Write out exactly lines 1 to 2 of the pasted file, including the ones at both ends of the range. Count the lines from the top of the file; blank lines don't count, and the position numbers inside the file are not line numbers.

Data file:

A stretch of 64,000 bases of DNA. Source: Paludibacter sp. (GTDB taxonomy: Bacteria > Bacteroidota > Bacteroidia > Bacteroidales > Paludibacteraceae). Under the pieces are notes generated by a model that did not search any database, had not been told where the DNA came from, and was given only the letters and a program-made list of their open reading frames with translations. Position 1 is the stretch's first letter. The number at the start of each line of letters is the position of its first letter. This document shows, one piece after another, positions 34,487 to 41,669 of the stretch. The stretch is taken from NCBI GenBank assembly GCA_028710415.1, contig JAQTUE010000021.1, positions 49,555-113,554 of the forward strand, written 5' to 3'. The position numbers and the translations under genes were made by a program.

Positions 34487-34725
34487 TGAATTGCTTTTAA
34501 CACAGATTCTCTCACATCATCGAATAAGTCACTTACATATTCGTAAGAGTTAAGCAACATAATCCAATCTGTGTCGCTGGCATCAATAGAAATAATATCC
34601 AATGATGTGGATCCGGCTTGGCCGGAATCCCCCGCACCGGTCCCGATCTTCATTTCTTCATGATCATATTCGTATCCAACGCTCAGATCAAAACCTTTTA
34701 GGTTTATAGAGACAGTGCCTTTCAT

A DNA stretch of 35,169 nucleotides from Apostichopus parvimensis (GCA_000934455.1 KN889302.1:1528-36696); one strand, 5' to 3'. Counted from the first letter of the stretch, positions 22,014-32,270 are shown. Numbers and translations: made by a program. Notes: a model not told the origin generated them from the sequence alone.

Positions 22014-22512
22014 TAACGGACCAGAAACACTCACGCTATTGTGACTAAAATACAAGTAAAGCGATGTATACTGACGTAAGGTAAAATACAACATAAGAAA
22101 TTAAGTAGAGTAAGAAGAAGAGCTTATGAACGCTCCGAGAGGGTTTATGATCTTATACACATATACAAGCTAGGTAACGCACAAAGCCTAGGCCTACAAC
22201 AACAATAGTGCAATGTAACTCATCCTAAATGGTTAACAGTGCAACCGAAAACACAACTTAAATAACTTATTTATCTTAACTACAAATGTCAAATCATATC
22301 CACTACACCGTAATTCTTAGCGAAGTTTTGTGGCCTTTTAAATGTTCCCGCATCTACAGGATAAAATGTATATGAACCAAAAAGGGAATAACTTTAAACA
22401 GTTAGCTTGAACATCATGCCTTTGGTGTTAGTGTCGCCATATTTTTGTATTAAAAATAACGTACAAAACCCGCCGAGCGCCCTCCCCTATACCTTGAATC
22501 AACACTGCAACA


A stretch of 64,000 bases of DNA. Source: Paludibacter sp. (GTDB taxonomy: Bacteria > Bacteroidota > Bacteroidia > Bacteroidales > Paludibacteraceae). Under the pieces are notes generated by a model that did not search any database, had not been told where the DNA came from, and was given only the letters and a program-made list of their open reading frames with translations. Position 1 is the stretch's first letter. The number at the start of each line of letters is the position of its first letter. This document shows, one piece after another, positions 34,487 to 41,669 of the stretch. The stretch is taken from NCBI GenBank assembly GCA_028710415.1, contig JAQTUE010000021.1, positions 49,555-113,554 of the forward strand, written 5' to 3'. The position numbers and the translations under genes were made by a program.

Positions 34487-34725